Winter driving – getting ready for the cold spell – preparation for the road

Winter is well under way, but we’ve not had the worst of the bad weather yet. We are at that in-between time when we know summer has long gone, and maybe even wishing it would hurry up back. It may also be the time when we go into panic stations about snow forecasts, storm warnings, salt shortages and ‘Gritter’ Twitter feeds. That’s where we come in… we have some very useful information that may help you be a bit better prepared for the winter weather this year.

Now’s the time to take a moment and think about what we should be doing to prepare for the arrival of the ‘Beast from the East’ or some other mean relation. Why not use this calm before the storm to prepare our car for winter and be ready for what may come?

We all have a ‘Check list’ right? Check the lights, inspect the tyres, test the antifreeze, fill the windscreen washer stuff … heard it all before?  Of course you have, it’s the same advice that is given out every winter.

But come on, be honest – do we do it? Or do we wait until the frost and slushy stuff arrive and realise that we have no fluid in our windscreen washers, that we are driving with dirty windows or our car tyres are not suitable for the weather conditions.

So why not stop leaving things to chance and spend a bit of time checking the important things that will keep you, your loved ones and other road users safe when the weather gets bad?

Over the years, cars have changed and technology has moved on, so we may well get complacent and think that our cars will alert us to problems when they arise. They might well do, but no matter what technology or sensors we have in our cars we should still be undertaking the most basic checks at least once a month, especially at the beginning of and throughout the winter.

To help you keep as safe as possible when you are out and about this winter we have put together these helpful hints: 

Plan your journey

Before you set off, plan your journey carefully. Use a website such as the RAC Route Planner to get updates on traffic news to help make your journey as smooth as possible.

Make sure you take a look at the weather forecast regularly and keep up-to-date with local weather to ensure you aren’t caught out.

Look out for others

In dark, dreary conditions, it’s more important than ever to look out for other, more vulnerable road users. It may be dark when children and young people are travelling to and from school, so be aware of this when driving through residential areas and near schools. Give cyclists at least 1.5 metres when overtaking and take extra care to check (and check again) for people on bikes and motorcycles when turning into and pulling out of junctions.

Leave more time

If we’ve had a scattering of snow, allow for more time than you normally would before you leave to clear car windows, mirrors, lights and the top of your roof before setting off.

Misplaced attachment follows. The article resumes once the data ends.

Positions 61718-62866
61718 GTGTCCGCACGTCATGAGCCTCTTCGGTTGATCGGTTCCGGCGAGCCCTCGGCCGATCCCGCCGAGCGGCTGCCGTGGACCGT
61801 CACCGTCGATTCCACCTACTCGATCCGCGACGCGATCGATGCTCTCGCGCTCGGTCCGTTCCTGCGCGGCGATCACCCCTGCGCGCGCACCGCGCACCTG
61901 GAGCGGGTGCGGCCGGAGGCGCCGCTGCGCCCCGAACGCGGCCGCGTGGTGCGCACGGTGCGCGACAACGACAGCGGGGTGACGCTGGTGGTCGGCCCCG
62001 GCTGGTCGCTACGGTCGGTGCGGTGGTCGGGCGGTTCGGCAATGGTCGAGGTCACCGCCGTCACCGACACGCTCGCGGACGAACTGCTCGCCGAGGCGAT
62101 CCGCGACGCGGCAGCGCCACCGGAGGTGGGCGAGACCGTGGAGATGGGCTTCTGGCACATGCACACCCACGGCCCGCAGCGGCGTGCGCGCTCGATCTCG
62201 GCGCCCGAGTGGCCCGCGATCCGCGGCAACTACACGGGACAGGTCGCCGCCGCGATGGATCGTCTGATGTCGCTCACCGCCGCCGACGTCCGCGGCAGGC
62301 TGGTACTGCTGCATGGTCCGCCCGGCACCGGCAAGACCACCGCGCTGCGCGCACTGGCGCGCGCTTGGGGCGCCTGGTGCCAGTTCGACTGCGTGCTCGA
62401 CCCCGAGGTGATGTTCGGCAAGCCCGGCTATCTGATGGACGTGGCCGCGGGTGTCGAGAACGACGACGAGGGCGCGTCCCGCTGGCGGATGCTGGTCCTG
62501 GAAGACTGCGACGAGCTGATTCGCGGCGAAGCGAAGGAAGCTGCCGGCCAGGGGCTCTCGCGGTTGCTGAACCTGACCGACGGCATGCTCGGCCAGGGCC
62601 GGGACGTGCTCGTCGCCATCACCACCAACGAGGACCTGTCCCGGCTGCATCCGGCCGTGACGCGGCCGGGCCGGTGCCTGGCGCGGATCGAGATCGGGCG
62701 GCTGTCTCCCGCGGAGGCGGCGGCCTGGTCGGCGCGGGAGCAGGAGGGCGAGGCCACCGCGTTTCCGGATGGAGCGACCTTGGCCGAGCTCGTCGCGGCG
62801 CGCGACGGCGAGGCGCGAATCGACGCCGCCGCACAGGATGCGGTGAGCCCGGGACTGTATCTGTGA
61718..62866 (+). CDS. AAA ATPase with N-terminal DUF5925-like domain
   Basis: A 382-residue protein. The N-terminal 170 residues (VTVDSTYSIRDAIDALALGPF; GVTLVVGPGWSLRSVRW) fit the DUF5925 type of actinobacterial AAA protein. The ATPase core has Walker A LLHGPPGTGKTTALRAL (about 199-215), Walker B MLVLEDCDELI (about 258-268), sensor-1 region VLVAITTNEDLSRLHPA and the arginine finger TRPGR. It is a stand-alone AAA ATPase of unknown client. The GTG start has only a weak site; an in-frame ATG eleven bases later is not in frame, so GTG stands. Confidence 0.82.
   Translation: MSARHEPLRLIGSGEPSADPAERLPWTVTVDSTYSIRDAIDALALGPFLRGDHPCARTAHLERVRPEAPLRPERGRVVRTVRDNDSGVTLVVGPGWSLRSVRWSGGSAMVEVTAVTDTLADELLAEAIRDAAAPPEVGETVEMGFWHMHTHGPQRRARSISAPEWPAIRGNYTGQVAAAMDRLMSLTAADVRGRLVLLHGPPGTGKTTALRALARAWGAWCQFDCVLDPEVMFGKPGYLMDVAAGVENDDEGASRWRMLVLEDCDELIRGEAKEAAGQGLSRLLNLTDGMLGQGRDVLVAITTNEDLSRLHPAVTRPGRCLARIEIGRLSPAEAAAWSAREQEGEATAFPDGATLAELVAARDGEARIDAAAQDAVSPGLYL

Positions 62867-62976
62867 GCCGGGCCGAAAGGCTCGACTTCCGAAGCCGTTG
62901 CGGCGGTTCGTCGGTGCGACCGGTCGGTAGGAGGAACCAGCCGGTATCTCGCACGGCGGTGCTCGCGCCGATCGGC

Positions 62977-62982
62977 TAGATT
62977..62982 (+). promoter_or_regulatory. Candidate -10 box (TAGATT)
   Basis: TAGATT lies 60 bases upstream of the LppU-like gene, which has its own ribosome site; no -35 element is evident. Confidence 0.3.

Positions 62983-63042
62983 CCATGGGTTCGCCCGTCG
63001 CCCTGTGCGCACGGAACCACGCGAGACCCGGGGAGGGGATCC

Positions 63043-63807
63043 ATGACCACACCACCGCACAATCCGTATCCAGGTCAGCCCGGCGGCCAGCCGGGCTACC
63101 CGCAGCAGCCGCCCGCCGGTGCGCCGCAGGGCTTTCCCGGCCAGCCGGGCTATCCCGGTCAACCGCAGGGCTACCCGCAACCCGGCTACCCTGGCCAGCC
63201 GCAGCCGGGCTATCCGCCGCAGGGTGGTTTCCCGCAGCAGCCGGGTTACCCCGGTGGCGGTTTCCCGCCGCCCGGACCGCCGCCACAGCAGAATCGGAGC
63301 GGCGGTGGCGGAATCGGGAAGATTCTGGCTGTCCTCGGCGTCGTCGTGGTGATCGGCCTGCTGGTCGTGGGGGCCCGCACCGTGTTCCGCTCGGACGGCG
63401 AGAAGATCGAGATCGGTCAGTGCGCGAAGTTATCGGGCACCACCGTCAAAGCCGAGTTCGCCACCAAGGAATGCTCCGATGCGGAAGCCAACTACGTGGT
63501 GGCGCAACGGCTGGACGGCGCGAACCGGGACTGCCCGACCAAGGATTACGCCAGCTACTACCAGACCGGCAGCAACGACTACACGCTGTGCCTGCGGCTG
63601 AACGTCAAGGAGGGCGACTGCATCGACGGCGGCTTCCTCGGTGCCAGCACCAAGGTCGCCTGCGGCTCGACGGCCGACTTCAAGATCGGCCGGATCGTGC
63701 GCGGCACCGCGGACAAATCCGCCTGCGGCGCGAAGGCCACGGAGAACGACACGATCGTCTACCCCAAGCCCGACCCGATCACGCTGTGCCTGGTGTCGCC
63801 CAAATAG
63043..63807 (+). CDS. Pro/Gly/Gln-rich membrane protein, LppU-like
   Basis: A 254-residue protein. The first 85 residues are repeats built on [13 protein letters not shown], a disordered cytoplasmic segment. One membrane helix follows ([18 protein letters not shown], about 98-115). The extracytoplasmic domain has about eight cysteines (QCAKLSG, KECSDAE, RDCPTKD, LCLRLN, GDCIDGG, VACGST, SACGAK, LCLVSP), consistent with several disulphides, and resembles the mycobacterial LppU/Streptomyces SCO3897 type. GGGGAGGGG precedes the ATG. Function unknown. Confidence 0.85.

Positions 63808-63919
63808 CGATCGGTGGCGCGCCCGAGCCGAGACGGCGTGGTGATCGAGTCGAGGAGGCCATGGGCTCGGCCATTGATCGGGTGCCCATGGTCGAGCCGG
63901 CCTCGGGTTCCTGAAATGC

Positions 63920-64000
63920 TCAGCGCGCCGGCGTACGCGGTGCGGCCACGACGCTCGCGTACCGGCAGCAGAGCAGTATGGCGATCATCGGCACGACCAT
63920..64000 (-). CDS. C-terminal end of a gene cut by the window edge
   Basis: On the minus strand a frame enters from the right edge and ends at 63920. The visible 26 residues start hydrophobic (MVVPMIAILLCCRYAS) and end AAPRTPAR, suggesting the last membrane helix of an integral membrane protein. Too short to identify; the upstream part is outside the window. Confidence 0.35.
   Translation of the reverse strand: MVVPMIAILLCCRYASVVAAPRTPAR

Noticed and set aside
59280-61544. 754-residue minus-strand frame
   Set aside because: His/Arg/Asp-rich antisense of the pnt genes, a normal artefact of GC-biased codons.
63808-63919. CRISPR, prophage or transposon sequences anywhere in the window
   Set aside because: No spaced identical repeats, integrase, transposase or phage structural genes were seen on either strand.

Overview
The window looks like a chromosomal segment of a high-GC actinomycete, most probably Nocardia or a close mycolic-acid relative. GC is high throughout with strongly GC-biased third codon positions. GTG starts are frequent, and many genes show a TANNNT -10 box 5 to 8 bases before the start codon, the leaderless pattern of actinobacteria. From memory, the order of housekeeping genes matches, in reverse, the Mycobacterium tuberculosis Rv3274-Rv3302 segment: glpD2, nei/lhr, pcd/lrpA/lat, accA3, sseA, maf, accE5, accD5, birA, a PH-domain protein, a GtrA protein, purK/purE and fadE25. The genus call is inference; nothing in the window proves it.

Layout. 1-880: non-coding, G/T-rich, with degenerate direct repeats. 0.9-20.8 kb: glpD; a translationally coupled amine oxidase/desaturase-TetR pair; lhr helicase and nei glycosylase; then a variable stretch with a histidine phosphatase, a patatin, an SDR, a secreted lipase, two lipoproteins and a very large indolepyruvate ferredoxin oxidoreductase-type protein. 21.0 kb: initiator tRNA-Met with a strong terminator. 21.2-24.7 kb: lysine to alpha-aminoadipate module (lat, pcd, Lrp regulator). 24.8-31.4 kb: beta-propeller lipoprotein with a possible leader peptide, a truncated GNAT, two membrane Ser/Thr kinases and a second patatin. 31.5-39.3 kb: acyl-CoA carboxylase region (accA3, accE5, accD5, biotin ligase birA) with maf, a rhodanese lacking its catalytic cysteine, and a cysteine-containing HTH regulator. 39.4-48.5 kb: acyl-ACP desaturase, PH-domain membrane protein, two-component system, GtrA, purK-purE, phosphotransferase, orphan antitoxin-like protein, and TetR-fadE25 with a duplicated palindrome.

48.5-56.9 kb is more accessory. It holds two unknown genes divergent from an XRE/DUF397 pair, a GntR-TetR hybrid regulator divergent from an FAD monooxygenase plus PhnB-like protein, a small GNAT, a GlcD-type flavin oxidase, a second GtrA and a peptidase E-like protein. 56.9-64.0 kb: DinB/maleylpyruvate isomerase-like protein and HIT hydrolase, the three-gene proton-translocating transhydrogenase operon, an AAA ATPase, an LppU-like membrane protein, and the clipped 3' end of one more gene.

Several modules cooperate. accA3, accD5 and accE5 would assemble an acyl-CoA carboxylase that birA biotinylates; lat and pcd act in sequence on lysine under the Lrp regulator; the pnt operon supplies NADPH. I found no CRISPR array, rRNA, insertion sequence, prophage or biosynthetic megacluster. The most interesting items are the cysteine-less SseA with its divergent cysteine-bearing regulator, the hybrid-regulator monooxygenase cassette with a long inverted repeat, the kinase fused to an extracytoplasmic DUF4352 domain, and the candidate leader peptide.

When the temperature drops, you will also need to de-ice your windscreen, and take time to clear the inside of your windscreen too as it is illegal to drive without full visibility through all of your windows. You can read more on the how to demist your windscreen in double-quick time page.

The following checks will also be time consuming so think about factoring them in too before you set off. Some local garages offer winter car checks, it may be worth checking them out.

Check your wipers

Make sure any auto wiper control is switched off before turning the ignition on as this could blow the wiper control fuse if they are frozen to the screen. Your wipers need to be in good working order so you’re able to clean your windscreen effectively.

Check your tyres

Check your tyres for adequate tread. Do you need more advice on how and why it is important to check them? Follow this link to the Tyre Safe website:

Poor tyres will not grip when driving on snow and ice. If you live in an area where snow is common it might be worth changing to winter tyres with deeper tread.

Check your screenwash

Filling up the screenwash is quick and easy to do. Being able to see ahead of you is one of the most important aspects of driving. If you are unsure, you can find out how to check and top up your screenwash here

Screen wash is available from motor retailers, garages and even some supermarkets. It will help avoid the wiper blades smearing on the screen; it has water softener in it to keep the pipes and jets clean; and it’s formulated to clear road grime and insects. It also has anti-freeze in it so won’t turn to ice in very cold weather.

Pack for the worst

At any time of the year it is advisable to have some breakdown cover to give you peace of mind when you are travelling. Keep the phone number of your provider on a piece of paper in case you have no phone signal or charge, and have some spare change for the phone box.

But, it is always best to be prepared for every eventuality by ensuring that your car is equipped with the following:

  • Demisting pad
  • Torch (wind-up so you don’t run out of battery)
  • A hi-vis vest to make you visible if you break down
  • A blanket to keep you warm
  • Some food and drink
  • Spare screen wash
  • De-icer
  • Ice scraper
  • A shovel and a square of carpet that you can use to put under your drive wheels should you get stuck in the snow.
  • Phone charger
  • Map
  • First aid kit
  • A warning triangle


Always think before you travel whether your journey is necessary – it’s not worth putting yourself in danger or risking the lives of others.

For more information checkout these resources:

ROSPA have put together a handy advice sheet that you can download and keep.

The AA have put together a leaflet which is full of advice on how to survive driving in the winter months. How to Go On Ice And Snow Leaflet download and keep now.

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